When drafting a Non-Disclosure Agreement, there are several factors you must consider in order protecting all parties involved. More often than not, a Non-Disclosure Agreement is used when confidential information is going to be revealed by one or all parties. When putting this document together, there are key things that should always be included.
First clause that should be included in a Non-Disclosure Agreement simply covers statements made by both parties and requires both parties to keep what is said confidential unless otherwise stated. This mutual agreement means that both sides are at risk and therefore less likely to reveal anything they are not supposed to.
Another clause that should be included in a Non-Disclosure Agreement requires not only non-disclosure, but also non-use. This means that neither party can reveal what they have learned at this meeting to others. It also means that they cannot use the information that they obtained at this meeting for any purpose. They can use the information if it was agreed upon by both parties for a specific reason. Otherwise, everything said at this meeting must stay in the meeting.
Yet another clause includes the definition of what is confidential information. This can be as broad or as narrow a definition as the two parties want to make this. In general, a happy medium should be established so that both parties are confident in how much they can reveal and still keep confidential. The party revealing information can simply state that what they are saying is confidential or the documents that they are revealing are to be kept confidential. This can be problematic in that some things will be marked confidential that would be important for use. This is often why there is a difference in opinion between parties about what should be confidential and not. Thus it is best to try to protect one’s self and their company, but still allow for information that can be used.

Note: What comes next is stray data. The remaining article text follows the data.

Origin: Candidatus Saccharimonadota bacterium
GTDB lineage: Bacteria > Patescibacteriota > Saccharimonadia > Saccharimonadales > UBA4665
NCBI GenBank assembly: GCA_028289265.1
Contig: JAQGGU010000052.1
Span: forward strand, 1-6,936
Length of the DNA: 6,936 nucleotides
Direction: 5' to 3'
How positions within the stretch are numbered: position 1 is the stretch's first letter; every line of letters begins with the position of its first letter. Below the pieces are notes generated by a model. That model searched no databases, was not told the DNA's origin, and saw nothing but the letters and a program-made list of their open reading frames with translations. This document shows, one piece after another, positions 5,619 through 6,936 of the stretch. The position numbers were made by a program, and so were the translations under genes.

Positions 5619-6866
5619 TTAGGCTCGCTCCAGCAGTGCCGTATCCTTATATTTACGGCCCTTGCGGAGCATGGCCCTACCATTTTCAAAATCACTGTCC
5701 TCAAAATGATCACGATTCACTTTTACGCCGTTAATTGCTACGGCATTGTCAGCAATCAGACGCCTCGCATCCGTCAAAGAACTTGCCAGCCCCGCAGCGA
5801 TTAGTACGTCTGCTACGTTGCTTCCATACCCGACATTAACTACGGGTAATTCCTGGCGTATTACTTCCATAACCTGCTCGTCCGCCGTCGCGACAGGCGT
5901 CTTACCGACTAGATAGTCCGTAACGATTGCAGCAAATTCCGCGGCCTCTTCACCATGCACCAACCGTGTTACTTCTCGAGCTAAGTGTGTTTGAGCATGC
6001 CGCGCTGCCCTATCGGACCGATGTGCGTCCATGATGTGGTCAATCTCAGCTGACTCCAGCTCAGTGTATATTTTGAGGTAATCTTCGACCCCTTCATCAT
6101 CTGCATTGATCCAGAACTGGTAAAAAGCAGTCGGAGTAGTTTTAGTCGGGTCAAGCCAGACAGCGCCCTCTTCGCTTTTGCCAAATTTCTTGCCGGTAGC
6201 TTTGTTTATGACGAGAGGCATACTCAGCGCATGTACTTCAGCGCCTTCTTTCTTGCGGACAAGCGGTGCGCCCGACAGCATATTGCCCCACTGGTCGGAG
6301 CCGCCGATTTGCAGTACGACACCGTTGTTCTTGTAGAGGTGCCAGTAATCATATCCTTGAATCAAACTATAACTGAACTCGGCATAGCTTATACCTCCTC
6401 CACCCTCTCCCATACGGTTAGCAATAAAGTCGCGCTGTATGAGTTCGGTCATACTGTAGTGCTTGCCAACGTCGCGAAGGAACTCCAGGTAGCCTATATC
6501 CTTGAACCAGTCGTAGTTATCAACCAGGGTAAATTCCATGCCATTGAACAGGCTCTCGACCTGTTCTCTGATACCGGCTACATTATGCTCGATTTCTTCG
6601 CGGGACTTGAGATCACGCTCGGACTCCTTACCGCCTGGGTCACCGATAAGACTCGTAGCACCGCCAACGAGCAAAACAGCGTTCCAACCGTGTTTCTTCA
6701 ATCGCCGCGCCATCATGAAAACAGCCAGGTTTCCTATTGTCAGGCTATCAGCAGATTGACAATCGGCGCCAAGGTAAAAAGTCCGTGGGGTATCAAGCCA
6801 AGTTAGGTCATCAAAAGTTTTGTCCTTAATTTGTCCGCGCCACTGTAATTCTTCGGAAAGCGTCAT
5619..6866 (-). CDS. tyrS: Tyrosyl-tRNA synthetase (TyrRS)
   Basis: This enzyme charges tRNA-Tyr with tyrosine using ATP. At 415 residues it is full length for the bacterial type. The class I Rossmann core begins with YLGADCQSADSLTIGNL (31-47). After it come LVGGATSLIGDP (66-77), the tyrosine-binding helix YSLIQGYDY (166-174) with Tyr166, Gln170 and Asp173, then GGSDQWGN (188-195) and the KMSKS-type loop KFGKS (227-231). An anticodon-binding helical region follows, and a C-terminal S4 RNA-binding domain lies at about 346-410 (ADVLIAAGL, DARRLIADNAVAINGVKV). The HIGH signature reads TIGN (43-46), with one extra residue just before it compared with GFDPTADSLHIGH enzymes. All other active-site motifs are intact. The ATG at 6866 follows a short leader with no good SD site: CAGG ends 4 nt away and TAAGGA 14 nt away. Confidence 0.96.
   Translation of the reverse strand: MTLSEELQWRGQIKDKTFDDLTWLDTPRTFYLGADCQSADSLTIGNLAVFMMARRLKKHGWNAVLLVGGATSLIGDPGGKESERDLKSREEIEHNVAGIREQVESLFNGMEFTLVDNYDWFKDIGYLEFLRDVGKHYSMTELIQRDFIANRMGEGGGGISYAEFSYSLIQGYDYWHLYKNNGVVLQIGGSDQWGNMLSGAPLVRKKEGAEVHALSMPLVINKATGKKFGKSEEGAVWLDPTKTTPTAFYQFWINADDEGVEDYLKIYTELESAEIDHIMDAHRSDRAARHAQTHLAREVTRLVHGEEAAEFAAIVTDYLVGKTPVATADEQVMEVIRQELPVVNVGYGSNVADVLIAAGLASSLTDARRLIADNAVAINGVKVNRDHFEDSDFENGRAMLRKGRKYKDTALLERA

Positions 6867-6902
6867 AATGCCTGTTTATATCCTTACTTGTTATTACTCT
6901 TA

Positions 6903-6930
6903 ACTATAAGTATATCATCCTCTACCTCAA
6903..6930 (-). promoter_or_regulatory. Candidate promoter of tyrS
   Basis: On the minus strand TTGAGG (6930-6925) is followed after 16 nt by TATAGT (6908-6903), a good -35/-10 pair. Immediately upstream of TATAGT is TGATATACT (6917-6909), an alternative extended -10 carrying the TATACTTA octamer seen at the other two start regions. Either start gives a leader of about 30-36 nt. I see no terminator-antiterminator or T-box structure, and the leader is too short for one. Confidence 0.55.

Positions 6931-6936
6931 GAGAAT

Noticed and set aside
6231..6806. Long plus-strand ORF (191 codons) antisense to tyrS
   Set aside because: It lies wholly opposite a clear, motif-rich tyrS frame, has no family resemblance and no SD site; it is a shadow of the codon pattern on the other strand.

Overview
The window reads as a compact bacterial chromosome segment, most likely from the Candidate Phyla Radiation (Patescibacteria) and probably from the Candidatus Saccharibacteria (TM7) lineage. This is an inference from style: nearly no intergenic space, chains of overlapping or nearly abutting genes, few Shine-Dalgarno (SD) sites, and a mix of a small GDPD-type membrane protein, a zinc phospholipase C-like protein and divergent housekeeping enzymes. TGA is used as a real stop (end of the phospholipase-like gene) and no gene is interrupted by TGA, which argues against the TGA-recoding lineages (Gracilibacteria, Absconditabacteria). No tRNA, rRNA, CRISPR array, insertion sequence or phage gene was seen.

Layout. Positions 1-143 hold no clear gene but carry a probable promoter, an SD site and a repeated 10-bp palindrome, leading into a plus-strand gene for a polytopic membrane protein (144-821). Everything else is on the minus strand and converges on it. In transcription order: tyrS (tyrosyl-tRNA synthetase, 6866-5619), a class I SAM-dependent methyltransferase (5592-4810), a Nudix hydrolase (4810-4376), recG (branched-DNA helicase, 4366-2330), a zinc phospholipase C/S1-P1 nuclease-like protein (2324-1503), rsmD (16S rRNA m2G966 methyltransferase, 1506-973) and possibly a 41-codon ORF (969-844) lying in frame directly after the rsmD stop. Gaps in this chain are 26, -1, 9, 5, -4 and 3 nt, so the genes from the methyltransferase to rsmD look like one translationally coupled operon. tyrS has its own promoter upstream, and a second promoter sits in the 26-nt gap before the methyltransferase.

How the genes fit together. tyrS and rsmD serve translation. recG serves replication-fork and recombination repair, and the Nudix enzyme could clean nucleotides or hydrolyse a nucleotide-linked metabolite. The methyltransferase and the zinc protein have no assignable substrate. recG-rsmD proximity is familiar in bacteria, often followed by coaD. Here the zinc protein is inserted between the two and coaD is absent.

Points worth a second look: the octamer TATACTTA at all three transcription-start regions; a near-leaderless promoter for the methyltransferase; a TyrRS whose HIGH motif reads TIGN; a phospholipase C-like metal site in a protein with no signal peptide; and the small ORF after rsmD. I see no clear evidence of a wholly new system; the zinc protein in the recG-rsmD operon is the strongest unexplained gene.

In relation to the definition of confidential information, there should be a clause dedicated to exceptions to the clause of confidential information. In most Non-Disclosure Agreements, this includes information already publicly known, information revealed after the agreement through no action or inaction of either party, information already known by the parties, information from a third party, and information found independently. This clause is important in order to relieve either party from potentially breaking the agreement through no fault of their own.
Also, there should be a permitted disclosure clause agreed upon. This will cover any employees that need to be told the information that was obtained in this meeting. In general, this information will be given on a “need to know” basis. Usually it is clearly specified about the individuals or authorities who can know the information and why.
Lastly, the term of the Non-Disclosure Agreement should be agreed upon by both parties. In general, the term of an agreement will last three to five years. If the information is no longer valid or if there is no reason to keep the agreement, it can be lifted at that time. Otherwise, the agreement will stay in place until the term expires. All of the above clauses are important to a successful Non-Disclosure Agreement that both parties can agree to.